1/24/2013 3:45 PM ET|
5 hard facts on retirement
These sobering truths about the cost of retirement make it clear that when it comes to saving for your golden years, sooner is better than later.
Saving for retirement is a monumental task. Unfortunately, today's chronically low savings rates suggest that too many Americans don't take it seriously enough.
The better people understand the challenge of saving for retirement today, the more likely they are to focus on it. Below are five hard facts on retirement that illustrate the challenge.
No. 1: Americans live for an average of 18.7 years after age 65
In other words, retirement is not just a few years tacked on at the end of your career. Likely, it will represent 20% to 25% of your entire life, which is a long time to live off of savings. What’s more, roughly half the population lives longer than the average life expectancy. So you may need replacement income for more than just that 18.7-year average.
No. 2: Inflation cuts the value of your money in half every 22 years
Over nearly the past 100 years, U.S. inflation (as measured by the Consumer Price Index) has gone up at an average rate of 3.21% a year. At that rate, prices double every 22 years. Therefore, if you are 21 years old, you are likely to see prices double twice by the time you reach the retirement age of 65. Because of the compounding effect, this means things will be roughly four times as expensive at that point (i.e., a $1 item would double to $2 in the first 22 years, then that $2 would double to $4 in the second 22 years).
So, if you are 21 now and think that $25,000 would be a reasonable amount of income in today's dollars, you had better plan to save enough to provide $100,000 a year. Of course, given the average life span discussed above, you can also expect to see prices nearly double yet again during your retirement years.
No. 3: Bank accounts produce a fraction of the income they used to generate
Prices may be rising inexorably, but interest rates on certificates of deposit and savings accounts have been heading in the opposite direction. According to figures from the Federal Reserve, a $100,000 short-term CD would have generated $4,780 in annual income five years ago. By late 2012, that same CD would generate only $190 in annual income. With rates so low, you have to save more to produce sufficient retirement income.
No. 4: The average Social Security retirement payment is just $1,220 a month
If you think Social Security will provide for you in retirement, you had better plan on a very low standard of living. The average retirement benefit comes to less than $15,000 a year. That money can be an important piece of your overall retirement puzzle, but if you don't supplement it with some retirement savings of your own, you'll find Social Security is a pretty meager means of support.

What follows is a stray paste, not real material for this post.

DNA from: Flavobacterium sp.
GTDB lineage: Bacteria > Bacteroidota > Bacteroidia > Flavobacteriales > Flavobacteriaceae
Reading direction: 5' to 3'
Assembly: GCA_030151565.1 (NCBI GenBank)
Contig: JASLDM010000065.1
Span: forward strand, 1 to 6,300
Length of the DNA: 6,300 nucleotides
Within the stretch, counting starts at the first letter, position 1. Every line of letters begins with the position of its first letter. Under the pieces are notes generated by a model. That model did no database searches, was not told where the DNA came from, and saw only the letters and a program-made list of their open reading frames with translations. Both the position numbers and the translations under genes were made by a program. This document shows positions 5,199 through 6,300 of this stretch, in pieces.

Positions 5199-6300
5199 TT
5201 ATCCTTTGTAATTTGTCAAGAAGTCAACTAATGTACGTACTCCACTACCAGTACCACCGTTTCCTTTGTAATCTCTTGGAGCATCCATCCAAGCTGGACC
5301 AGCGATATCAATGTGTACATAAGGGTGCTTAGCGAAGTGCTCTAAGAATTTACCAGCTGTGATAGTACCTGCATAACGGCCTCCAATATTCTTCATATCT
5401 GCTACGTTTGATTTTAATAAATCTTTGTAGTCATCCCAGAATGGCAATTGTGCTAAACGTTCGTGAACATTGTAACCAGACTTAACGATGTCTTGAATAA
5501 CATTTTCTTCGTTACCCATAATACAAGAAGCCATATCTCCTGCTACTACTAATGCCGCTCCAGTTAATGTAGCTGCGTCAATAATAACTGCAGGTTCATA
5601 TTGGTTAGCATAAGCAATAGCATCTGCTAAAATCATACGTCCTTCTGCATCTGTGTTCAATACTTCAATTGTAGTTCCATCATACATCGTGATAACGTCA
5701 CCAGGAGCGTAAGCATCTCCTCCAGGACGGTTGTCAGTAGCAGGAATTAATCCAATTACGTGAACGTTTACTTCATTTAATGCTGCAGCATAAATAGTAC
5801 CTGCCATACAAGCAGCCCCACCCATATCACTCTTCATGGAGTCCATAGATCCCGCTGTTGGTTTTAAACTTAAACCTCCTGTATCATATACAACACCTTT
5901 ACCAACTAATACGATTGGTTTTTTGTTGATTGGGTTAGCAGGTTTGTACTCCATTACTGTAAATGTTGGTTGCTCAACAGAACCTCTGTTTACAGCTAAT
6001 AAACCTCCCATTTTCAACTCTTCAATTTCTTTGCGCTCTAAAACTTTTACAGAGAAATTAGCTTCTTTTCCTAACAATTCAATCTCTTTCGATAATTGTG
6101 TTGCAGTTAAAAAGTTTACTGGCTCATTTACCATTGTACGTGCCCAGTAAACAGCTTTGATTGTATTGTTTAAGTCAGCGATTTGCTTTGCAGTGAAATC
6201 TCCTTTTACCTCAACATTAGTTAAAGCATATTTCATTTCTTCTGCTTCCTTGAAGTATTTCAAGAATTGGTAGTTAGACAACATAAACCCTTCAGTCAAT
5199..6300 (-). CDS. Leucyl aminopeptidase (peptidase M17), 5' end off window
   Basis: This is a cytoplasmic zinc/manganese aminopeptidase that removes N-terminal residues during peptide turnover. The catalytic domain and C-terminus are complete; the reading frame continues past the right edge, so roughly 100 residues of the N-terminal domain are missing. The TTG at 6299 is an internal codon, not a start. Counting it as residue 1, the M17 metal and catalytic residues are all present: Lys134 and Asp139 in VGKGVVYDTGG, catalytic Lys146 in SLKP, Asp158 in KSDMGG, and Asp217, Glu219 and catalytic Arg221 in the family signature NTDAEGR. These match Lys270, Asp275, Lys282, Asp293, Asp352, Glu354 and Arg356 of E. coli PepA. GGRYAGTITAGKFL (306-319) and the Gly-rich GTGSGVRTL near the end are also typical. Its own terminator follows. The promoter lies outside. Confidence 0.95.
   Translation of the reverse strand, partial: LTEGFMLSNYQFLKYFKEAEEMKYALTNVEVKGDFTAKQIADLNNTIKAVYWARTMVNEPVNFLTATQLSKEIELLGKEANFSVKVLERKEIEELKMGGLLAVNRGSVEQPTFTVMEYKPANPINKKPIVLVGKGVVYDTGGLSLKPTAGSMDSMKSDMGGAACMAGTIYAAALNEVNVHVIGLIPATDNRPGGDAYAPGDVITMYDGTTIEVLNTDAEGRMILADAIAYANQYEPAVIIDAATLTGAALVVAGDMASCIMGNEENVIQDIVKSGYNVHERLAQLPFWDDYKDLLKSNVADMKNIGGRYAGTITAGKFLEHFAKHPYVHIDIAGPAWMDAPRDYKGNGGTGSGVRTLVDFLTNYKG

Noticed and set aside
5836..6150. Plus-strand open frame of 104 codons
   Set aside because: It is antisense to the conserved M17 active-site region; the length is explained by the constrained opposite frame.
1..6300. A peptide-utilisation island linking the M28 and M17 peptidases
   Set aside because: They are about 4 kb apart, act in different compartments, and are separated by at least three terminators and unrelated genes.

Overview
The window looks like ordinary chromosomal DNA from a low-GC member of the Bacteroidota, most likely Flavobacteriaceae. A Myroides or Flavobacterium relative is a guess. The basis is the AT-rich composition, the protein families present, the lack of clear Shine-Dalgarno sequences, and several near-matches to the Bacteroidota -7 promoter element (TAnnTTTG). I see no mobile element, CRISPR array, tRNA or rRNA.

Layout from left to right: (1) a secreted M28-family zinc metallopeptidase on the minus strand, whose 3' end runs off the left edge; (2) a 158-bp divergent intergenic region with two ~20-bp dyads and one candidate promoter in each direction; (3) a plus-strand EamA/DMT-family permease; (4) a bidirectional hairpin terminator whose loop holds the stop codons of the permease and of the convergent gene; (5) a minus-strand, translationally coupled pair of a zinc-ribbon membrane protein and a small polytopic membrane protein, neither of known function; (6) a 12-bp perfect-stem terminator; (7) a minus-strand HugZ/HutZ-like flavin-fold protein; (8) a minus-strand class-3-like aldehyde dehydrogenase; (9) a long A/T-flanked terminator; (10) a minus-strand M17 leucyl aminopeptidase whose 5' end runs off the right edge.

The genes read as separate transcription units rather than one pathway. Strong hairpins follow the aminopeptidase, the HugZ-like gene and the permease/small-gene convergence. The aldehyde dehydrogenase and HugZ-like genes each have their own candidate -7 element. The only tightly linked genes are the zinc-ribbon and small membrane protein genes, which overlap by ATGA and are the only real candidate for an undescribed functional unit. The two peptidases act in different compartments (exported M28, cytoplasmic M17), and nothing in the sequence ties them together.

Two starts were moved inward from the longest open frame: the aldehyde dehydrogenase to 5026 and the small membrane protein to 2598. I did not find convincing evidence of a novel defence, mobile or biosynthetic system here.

No. 5: The average cost of an assisted living facility is close to $40,000 a year
You can just about double that for a nursing home. The mismatch between these figures and the typical retirement benefit from Social Security underscores why personal retirement savings are so essential.
Coping with these challenges takes an early start and a consistent and meaningful effort. The above realities won't just go away if you ignore them -- they'll simply wait to blindside you when you retire.
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Some good info here from people like goose lady. I'm 15-18 yrs away so my opinion is this:
1.) Have another income other than SS for your golden years. Either a 401K plan (start early invest as much as you can), or a pension plan or two. That includes your spouse if possible.
2.) Pay off your mortgage (s) before your retirement age. It's a big chunk of income that you will definitely need to have this go away.
3.) Move to a smaller house or a one or two level living house. Also do you really need 2.5 acres? You're not going to like extra weeding, mowing etc. when your 70 IMO. Save that money by downsizing to a smaller home & yard if possible.
4.) Downsizing means no kids or 'less pets'. Your 30yr+ old kid has to go out on his/her own - which is big drain on your income as well as the 4 dogs and 3 cats you have.
5.) Take advantage of all goverment plans that aid the 60-65+ set as well as dining out discounts, travel discounts etc. Hell might as well take the price cuts for lasting as long as you did!
My SS check (estimate) is around $1880 a month (67 yrs). So the $1220 might be a little low for you depending on what you have donated to the government.
The government has raped the retirement generation and beyond with this stupid artificially low
interest rates and their incessant quest for more money//////// Let's get a handle on spending
and what we are spending it on and then worry about getting more money out of a dry turnip///////////////